My conversations with the homeless mothers at FMF reminded me of writer and social critic Barbara Ehrenreich and her book, Nickel and Dimed (On Not Getting By in America). The book documents her experiences of going undercover and attempting to make ends meet while working at various low-income jobs – including a stint at a Wal-Mart here in Minneapolis.
When Ehrenreich was a guest on a Minnesota Public Radio morning show she was confronted by an irate listener who criticized her for referring to some Americans as “poor.” From this caller’s perspective there were no people living in poverty in America as he equated poverty only with the starving masses in Africa and India. Such a lack of understanding confirms just how invisible many of the poor and homeless are in the United States. Yet according to Ehrenreich, the problem “isn’t the ‘invisible poor’; it’s the vision-impaired rich.”
“As many have noted,” she writes, “these fortunates inhabit an increasingly insular world of their own, far from the customary venues of the poor or even the working class. They live in fortress-like apartment buildings, gated communities, or inaccessible exurbs. They do not use public transportation and are unlikely to send their children to public schools.”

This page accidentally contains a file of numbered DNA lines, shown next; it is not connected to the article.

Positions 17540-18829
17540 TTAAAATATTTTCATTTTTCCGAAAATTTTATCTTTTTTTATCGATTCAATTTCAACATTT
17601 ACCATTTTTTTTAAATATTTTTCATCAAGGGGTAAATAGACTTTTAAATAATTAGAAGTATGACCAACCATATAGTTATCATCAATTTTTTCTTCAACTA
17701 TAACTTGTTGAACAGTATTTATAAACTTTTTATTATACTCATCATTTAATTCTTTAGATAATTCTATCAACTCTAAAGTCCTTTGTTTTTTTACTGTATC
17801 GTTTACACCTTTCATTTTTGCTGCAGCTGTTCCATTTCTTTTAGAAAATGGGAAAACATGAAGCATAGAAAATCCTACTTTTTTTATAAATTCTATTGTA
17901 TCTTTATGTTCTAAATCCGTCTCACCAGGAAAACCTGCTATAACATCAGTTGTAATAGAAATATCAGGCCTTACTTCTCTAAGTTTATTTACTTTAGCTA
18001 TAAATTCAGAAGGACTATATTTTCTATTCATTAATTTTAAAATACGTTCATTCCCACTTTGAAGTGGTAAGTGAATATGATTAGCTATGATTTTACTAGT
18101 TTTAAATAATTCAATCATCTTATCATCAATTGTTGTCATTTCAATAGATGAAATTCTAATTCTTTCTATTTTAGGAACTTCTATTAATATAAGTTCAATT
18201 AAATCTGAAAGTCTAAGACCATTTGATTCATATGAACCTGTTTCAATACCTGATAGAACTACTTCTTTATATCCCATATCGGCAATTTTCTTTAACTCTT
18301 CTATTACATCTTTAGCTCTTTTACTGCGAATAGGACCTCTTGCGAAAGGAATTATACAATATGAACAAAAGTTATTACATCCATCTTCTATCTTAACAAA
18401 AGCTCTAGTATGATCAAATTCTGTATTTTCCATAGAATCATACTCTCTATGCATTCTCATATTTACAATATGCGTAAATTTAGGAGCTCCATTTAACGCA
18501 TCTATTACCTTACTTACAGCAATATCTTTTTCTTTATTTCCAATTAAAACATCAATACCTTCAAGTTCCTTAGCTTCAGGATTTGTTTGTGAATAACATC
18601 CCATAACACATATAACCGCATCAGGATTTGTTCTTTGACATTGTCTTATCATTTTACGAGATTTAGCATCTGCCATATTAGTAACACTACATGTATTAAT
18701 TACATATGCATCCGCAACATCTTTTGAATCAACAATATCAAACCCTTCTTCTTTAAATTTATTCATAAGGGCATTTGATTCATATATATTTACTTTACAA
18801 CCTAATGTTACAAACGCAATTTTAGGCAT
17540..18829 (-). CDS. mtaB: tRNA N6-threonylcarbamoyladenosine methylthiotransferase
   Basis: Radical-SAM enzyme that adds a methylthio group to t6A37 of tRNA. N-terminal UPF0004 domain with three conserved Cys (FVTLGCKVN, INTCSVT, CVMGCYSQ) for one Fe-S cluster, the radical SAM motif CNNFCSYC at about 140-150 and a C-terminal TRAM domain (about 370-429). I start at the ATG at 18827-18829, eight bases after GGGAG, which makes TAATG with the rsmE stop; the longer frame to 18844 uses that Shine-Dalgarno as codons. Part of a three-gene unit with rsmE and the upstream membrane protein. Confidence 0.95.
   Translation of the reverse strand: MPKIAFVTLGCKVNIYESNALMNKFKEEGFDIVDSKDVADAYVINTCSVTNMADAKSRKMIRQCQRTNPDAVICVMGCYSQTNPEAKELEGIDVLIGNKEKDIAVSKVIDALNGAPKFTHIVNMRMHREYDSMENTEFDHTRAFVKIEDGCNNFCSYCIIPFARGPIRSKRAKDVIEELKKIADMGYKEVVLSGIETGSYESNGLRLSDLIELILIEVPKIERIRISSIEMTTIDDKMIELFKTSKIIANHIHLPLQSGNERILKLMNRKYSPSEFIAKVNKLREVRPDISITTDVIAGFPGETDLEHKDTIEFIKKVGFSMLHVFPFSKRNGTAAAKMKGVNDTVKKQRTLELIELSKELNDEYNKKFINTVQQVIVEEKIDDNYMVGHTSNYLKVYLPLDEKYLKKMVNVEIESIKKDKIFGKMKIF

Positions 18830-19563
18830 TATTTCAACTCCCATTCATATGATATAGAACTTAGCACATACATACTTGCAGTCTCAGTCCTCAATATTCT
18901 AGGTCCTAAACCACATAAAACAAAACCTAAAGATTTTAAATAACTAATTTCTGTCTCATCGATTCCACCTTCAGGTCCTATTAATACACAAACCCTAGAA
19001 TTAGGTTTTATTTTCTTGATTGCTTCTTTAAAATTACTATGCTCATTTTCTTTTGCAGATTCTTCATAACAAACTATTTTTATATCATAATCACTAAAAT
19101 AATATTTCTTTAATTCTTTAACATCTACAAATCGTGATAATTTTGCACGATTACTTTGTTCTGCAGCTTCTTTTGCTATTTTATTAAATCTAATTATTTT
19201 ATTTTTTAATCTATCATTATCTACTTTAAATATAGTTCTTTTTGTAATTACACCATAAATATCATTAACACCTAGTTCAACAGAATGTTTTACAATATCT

This type of isolation means that the fact that a substantial number of those living in homeless shelters are actually working, never gets out there and, thus, never helps undermine the stereotypical notions many have of the poor. Indeed, the term “the working poor” is probably foreign to many people.
Yet according to Ehrenreich and others, the working poor comprise a sizable number of the U.S. working population. These are people employed in low-paying or minimal wage jobs and who, as a result, are simply never able to get a foundation, a footing, so as to lift themselves and their families out of poverty.
My immersion experience with the homeless in the Families Moving Forward program helped put a very human face to a group of people largely, if not totally, invisible to many. It also reaffirmed my belief that God speaks to us through our openness to the experiences of others, and that our responses to one another’s stories are capable of manifesting that loving and sacred power spoken about earlier.